Saturday, June 6, 2009

Bratislava then Vienna

We woke early after cruising all night through Hungary. This is the top deck of the boat where I came out to see the sites and read a book that my friend Debbie gave me for my birthday. The Middle Place is a quick, easy, read about dealing with family and illness.

There are 11 locks to pass through on the trip from Budapest to Passau and here we approach "Gabcikovo" the first and largest of the locks.

 John was making sure the ship was not getting too close to the cement wall of the lock . "Is 5 inches too close?" They hook the ship up to 3 points along the wall and the hooks move up with the boat as the water rises.
They had 3 big river boats in the lock with us, and we are 410 feet long.  The lock is 902 ft. long by 112 ft. wide and the water rises 59 feet. Did I mention we are 5 inches away from the wall?

Here we are at noon coming into Bratislava in Slovakia.  You can see the Castle fortress in the background all dressed in scaffolding. Many buildings were dressed like this along the way and this city in particular had MUCH construction and renovation going on.  

Here is the bridge the Soviets built that the locals call UFO bridge. Across on the other side of the river you see an apartment city where the people lived in the 1960's and 1970's when in full swing of Soviet rule. The apartments are practical and quite boring looking compared to other architecture around Europe. I guess some of our apartments built around that time are similarly boring.

In contrast you see the beautiful wrought iron and carved work of older buildings.

Another beautiful opera house. I swear there is music on the streets and in the buildings wherever  you go.

We toured Bratislava for about 4 hours, then headed to the ship 
for some yummy food and musical entertainment. A Slavic 
concert master and conductor that could play 7-8 instruments

To bed ... and then we magically wake up in VIENNA!

This cathedral is another built to St. Stephen.  It is in the center of the "Wien" circle and there are horse drawn carriages as well as tourist buses all around. 

It rained on us and we had a wordy, kinda annoying guide, but the city is 
pretty fantastic.

The walking plazas also go in a circle where the fanciful mostly pastel buildings house shops, restaurants, and apartments on the upper floors.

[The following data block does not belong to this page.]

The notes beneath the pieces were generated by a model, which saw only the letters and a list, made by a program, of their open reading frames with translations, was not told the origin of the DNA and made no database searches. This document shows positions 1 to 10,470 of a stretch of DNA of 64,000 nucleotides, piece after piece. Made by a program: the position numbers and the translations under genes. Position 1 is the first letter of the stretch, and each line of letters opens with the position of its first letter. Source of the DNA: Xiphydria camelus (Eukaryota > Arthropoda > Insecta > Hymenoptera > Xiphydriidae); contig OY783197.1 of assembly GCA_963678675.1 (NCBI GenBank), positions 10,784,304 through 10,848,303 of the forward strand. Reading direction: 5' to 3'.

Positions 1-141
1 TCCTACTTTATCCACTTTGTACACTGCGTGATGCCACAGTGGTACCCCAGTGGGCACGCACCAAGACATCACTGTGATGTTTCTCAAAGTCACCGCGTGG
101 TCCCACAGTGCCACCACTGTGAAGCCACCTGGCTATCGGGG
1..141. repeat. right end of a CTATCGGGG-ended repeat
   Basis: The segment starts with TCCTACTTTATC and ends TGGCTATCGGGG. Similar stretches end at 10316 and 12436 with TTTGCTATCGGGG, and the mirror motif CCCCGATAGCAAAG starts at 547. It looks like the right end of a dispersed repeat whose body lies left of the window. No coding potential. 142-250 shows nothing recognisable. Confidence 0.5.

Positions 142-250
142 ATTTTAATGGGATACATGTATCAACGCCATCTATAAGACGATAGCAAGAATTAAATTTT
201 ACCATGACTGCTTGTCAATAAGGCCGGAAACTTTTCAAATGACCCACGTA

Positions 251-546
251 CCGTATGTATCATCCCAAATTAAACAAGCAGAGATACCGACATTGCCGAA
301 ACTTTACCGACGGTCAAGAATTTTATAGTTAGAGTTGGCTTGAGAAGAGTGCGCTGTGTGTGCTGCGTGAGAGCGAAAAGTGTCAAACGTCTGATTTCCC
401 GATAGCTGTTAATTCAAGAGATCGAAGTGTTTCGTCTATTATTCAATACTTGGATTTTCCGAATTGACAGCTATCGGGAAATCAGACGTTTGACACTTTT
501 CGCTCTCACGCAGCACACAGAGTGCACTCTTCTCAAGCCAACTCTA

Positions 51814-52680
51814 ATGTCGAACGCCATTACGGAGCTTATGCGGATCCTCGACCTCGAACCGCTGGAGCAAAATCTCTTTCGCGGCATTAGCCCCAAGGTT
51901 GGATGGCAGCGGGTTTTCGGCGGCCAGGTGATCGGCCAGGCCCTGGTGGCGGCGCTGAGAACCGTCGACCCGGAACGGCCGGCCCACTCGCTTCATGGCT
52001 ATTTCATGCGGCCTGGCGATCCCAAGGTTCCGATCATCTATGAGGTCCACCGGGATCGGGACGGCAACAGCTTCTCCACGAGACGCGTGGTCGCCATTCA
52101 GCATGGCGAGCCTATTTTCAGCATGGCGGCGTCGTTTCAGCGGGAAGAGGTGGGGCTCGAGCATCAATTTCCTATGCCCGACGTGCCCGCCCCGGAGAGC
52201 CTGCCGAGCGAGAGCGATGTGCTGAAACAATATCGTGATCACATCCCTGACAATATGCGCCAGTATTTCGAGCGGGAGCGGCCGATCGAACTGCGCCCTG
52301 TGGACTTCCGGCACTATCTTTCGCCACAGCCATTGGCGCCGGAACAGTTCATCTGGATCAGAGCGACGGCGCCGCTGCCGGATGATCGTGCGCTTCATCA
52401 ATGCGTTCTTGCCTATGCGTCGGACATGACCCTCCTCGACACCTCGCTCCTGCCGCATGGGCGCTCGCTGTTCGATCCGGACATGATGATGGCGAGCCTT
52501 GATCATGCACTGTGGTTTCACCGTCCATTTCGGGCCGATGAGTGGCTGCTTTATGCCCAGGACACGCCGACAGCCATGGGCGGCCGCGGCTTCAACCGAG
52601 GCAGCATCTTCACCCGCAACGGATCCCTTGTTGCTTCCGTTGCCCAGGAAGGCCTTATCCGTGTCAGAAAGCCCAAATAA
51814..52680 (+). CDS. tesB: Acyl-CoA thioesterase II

We went into Mozart's apartment and were sorry we waisted our time. Apparently Mozart lived in many cities and apartments . Just ask someone in our last city or our next city and they'll point out his house.

In the afternoon we took a bus to Schonbrunn Palace. A similar style to Versailles in France, it was pretty fabulous inside. The art, walls, lights, fireplaces, wood floors, ceilings, and more were impressive.

Here is an example of the large dance, meeting hall on the 3rd floor.

This whole wall is done in burled wood. The many pictures are surrounded with elaborate filigree gilded in gold. Rococo style is
evolved from baroque. It is frivolous and includes swirls and 
fancy carvings in frames, art, furniture, and other small details
in the room.

The fireplaces can't be opened in the main rooms and are instead stoked and filled from behind where the servants can access them without entering the room.

Then there are the gardens.  Baroque in nature, everything is symmetrical.  As far as the eye can see, the gardens go on and on. 
Also on the grounds is a zoo, restaurant, orangerie, school, and nearly anything else royalty could use.

We finished off the night with a concert in another big, cool, old

A quick stop in a city that could use some more of my time.


  1. That last one...of the vine-covered pathway...makes me want to climb right into the photo!

  2. You forgot the part about being lost in Vienna and being rained on. Which direction was it back to our guide? (I'm not correct that often with you so can you give me some cred?)